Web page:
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A Piece of Single Blessedness

John Burrows, 21 January 1988

Jane Austen: Her Life 
by Park Honan.
Weidenfeld, 452 pp., £16.95, October 1987, 0 297 79217 2
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... spinster sisters did not weaken. Honan gives Mrs Austen a better hearing than some others, notably Geoffrey Grigson, have done: the hypochondria is recognised but it is balanced by much evidence of good humour and good sense. James’s Mary and Edward’s Elizabeth figure more fully than in most accounts, and emerge the worse for it. James’s ...

The Undesired Result

Gillian Darley: Betjeman’s bêtes noires, 31 March 2005

Betjeman: The Bonus of Laughter 
by Bevis Hillier.
Murray, 744 pp., £25, October 2004, 0 7195 6495 6
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... the latter thanking him. ‘Fuck Wain and the prig in the Times who was probably Griggers’ – Geoffrey Grigson, another in his rogues’ gallery. ‘I’ve gone away to escape further blows.’ His publisher hoped to steer Betjeman back to architecture, but despite the rollcall of topics Murray reminded him that they had discussed ...

Not Quite Nasty

Colin Burrow: Anthony Burgess, 9 February 2006

The Real Life of Anthony Burgess 
by Andrew Biswell.
Picador, 434 pp., £20, November 2005, 0 330 48170 3
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... wanted his readers to cry out with ‘ahs’ and ‘ohs’ as they reached for their dictionaries. Geoffrey Grigson, in a review that Burgess seems to have learned by heart, said that his journalism was driven by a desire to convince himself that ‘an insatiable liking for words amounts to an ability to use them well and to distinct purpose.’ The ...

No False Modesty

Rosemary Hill: Edith Sitwell, 20 October 2011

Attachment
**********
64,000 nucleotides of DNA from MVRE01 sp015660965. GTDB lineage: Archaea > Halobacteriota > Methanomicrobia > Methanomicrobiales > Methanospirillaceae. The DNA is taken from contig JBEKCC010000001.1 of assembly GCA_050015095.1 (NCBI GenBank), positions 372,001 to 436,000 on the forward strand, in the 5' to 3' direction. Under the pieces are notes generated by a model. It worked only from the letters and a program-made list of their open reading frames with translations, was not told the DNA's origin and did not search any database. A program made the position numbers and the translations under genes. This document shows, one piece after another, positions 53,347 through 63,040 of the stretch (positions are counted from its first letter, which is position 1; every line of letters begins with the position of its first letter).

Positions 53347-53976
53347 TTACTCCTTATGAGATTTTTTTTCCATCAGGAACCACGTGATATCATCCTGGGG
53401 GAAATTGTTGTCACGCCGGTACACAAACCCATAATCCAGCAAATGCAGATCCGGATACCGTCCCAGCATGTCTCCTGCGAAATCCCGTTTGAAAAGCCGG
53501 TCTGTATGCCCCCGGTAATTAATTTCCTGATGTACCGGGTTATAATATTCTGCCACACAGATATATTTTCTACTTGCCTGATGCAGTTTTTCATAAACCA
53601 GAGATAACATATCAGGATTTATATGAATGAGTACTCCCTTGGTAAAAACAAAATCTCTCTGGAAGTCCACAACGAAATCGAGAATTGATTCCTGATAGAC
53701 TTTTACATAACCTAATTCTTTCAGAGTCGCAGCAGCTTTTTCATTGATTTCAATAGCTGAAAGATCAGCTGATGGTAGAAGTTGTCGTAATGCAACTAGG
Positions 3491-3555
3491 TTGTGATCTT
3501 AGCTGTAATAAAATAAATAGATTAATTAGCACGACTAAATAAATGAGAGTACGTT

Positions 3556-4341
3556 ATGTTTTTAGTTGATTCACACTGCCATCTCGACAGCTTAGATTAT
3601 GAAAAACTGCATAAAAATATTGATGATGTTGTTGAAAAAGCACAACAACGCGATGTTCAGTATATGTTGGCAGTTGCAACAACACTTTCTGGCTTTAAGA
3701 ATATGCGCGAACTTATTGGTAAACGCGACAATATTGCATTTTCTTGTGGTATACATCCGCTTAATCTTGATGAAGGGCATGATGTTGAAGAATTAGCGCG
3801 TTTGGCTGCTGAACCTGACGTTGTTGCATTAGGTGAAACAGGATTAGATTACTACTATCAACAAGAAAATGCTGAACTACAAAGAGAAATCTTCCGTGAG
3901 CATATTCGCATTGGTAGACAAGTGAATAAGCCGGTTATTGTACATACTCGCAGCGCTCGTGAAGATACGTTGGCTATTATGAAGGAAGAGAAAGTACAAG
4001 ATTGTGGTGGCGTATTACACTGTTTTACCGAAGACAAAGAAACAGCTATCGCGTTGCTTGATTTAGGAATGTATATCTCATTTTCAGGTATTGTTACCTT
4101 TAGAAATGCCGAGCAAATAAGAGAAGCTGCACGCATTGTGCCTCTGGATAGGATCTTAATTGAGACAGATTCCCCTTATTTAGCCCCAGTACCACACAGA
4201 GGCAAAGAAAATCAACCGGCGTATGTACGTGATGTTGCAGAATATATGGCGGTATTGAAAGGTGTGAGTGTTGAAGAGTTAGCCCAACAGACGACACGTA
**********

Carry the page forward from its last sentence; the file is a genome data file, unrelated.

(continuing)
Edith Sitwell: Avant-Garde Poet, English Genius 
by Richard Greene.
Virago, 532 pp., £25, March 2011, 978 1 86049 967 8
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... Many of her critics used the misogynistic vocabulary of frigidity against both her and her work, Geoffrey Grigson being particularly obnoxious in attacking the imagery in her poems as such as ‘could only have been contrived by a poet who had never experienced pregnancy’. To Harold Acton she was ‘the essential hysterical intellectual ...

The analyst is always right

Mark Ford: Tessimond and Spencer, 17 November 2011

Collected Poems with Translations from Jacques Prévert 
by A.S.J. Tessimond.
Bloodaxe, 188 pp., £10.95, November 2010, 978 1 85224 857 4
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Complete Poetry, Translations and Selected Prose 
by Bernard Spencer.
Bloodaxe, 351 pp., £15, February 2011, 978 1 85224 891 8
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... November 1937 Auden special issue of New Verse (where he was working as an editorial assistant to Geoffrey Grigson, and where most of his own early work appeared) implies that as the 1930s progressed Spencer slowly came to realise that Auden was not the charismatic leader whose example he should follow, but his poetic antithesis: ‘He succeeds,’ the ...

Uncuddly

Christopher Tayler: Muriel Spark’s Essays, 24 September 2014

The Golden Fleece: Essays 
by Muriel Spark, edited by Penelope Jardine.
Carcanet, 226 pp., £16.99, March 2014, 978 1 84777 251 0
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... and Neo-Romantic poetasters, mostly, with Edith Sitwell and Roy Campbell as potential allies, Geoffrey Grigson lurking threateningly in the wings and T.S. Eliot a very distant god. The former Muriel Camberg joined this cast in 1944 after a stint in southern Africa, where she’d ended a short marriage to the unstable if catchily named Sydney ...

Everything is good news

Seamus Perry: Dylan Thomas’s Moment, 20 November 2014

The Collected Poems of Dylan Thomas: The New Centenary Edition 
edited by John Goodby.
Weidenfeld, 416 pp., £20, October 2014, 978 0 297 86569 8
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Under Milk Wood: The Definitive Edition 
edited by Walford Davies and Ralph Maud.
Phoenix, 208 pp., £7.99, May 2014, 978 1 78022 724 5
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Collected Stories 
by Dylan Thomas.
Phoenix, 384 pp., £8.99, May 2014, 978 1 78022 730 6
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A Dylan Thomas Treasury: Poems, Stories and Broadcasts 
Phoenix, 186 pp., £7.99, May 2014, 978 1 78022 726 9Show More